Mr. Hays. It is such a new idea to those who live in the mid-South, for example, that I want to ask a few elementary questions. It is relatively a new idea in America, isn't it, in the field of housing?

Mr. FOLEY. In the field of housing it is relatively new. It is not quite so new as this more recent, intensive discussion of it. Various publications on the subject go into a number of projects. The Department of Labor, I think, has issued two bulletins, one of them revised only last year, which gives the history of a considerable number of

, such projects, and we would be glad to furnish that for the use of the committee. There is other literature on the subject.

There have been a number of cooperative housing projects in this country. It is rather difficult to get a record of all of them. Also, as I indicated in my statement, Congressman, because of the difficulties in finance and the difficulties in getting technical advice and organization and so on, a very large number of those projects have been only in part cooperatives. They have been a cooperative, for instance, to obtain the land, or to get the houses built, or for various phases of development, and have not gone all through as cooperatives, such as are contemplated in this bill. Under the bill the projects remain fully on a cooperative basis. I will be glad, as I say, to furnish to the committee copies of such literature as we have on those subjects.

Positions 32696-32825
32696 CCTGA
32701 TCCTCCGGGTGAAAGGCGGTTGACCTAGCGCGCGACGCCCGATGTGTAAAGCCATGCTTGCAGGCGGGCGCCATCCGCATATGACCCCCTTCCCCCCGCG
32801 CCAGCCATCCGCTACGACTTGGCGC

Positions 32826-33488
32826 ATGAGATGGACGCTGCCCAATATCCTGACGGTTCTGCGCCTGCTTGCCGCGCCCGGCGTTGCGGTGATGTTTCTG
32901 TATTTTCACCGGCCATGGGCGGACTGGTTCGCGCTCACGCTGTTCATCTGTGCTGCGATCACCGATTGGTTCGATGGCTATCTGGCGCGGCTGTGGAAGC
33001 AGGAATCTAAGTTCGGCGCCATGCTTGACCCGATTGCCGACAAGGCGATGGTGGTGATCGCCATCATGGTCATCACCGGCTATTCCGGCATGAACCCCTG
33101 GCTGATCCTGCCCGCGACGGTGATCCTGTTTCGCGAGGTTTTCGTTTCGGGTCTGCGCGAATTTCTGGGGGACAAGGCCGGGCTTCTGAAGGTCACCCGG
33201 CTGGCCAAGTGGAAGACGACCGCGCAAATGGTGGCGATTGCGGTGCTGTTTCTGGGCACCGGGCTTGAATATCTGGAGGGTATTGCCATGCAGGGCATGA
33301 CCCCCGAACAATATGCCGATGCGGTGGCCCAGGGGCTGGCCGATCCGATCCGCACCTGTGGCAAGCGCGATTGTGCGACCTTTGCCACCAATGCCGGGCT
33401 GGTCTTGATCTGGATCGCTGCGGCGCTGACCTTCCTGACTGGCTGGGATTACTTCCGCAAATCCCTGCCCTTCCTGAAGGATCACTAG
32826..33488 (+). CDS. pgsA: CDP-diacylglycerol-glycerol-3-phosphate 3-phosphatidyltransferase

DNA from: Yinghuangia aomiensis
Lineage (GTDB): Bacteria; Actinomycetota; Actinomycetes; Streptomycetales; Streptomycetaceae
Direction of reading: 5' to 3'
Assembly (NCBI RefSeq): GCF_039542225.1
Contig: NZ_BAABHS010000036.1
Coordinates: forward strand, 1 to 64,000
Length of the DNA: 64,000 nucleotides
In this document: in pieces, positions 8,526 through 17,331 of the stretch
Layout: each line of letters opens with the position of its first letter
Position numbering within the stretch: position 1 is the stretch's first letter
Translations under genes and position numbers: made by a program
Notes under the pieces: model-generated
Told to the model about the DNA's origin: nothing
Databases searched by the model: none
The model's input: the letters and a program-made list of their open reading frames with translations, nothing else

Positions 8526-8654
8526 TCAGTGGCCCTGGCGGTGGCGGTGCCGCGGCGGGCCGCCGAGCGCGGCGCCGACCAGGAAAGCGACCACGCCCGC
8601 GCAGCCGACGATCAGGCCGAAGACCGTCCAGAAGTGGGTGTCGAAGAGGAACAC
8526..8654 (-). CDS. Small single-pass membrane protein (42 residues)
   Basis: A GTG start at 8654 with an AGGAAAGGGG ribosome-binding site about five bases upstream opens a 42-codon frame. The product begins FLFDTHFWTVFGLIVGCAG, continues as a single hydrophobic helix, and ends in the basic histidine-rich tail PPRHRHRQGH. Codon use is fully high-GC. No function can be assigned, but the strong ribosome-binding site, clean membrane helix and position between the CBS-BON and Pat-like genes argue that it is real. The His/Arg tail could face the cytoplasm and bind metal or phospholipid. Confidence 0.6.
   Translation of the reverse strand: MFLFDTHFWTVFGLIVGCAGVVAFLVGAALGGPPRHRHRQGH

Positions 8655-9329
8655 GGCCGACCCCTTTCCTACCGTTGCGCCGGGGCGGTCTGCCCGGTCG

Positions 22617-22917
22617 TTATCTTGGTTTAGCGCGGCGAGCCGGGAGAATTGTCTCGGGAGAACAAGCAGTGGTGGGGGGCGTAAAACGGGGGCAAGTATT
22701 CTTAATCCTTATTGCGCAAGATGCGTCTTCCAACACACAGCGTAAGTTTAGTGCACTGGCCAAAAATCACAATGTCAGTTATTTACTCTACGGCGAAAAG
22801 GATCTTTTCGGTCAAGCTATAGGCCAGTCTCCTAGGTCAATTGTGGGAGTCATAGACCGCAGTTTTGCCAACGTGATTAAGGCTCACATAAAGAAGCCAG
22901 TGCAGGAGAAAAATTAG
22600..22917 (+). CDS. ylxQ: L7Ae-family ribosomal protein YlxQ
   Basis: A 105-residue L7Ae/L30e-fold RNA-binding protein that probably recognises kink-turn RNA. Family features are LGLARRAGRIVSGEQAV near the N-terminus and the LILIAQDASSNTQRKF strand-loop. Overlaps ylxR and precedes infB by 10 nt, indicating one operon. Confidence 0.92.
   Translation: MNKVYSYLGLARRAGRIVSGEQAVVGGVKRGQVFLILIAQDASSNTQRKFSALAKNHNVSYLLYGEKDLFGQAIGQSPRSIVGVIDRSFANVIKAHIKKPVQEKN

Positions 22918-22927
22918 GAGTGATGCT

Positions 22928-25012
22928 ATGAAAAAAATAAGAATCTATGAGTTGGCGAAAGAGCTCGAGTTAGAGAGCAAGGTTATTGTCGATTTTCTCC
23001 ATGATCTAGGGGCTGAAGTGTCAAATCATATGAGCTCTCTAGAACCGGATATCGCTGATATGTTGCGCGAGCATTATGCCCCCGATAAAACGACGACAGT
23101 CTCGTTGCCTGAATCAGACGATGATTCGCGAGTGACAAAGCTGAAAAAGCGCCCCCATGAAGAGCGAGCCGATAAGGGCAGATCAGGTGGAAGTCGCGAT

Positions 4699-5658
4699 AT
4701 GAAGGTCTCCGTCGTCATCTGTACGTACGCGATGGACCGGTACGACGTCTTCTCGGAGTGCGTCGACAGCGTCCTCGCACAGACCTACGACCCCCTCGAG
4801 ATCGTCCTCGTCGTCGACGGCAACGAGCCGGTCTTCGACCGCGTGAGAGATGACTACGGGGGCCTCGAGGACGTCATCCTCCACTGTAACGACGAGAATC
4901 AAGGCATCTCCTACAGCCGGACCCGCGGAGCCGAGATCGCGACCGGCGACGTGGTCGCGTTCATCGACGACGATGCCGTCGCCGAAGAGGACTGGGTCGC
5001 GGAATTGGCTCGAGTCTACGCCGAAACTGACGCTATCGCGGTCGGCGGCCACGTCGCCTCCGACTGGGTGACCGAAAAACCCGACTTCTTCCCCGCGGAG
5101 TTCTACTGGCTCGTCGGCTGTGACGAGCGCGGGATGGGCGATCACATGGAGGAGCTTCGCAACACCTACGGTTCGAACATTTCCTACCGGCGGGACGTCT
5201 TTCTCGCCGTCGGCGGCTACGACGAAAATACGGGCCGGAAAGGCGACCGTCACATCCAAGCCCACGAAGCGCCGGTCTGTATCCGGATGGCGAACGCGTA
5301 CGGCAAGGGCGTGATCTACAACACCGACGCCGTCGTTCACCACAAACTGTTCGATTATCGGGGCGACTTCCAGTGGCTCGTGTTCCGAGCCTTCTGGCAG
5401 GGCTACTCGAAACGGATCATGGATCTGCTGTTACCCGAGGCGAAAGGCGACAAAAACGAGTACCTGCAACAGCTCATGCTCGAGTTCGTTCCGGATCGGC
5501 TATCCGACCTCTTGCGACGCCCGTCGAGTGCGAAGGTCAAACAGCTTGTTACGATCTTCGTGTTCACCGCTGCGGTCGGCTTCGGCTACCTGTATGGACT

Mr. Hays. When I was in Denmark 2 or 3 years ago, I observed that they had a number of successful cooperative apartment projects. Denmark inaugurated the cooperative idea in the field of rural work and farm ownership, but it seems they have also done significant work in housing. Have we duplicated that or come close to it anywhere in America that you know of?

Mr. FOLEY. I don't know that I could say we have duplicated it in the sense that you may have in mind, Congressman. Of course, the cooperative sale of apartment houses on a cooperative basis has been a much more active undertaking in several cities of this country recently, but I don't believe that is a paralleling of what you have in mind.

We have not had very much of that sort of thing. Amalgamated, again, I think, is the best time-tested case we have of large size.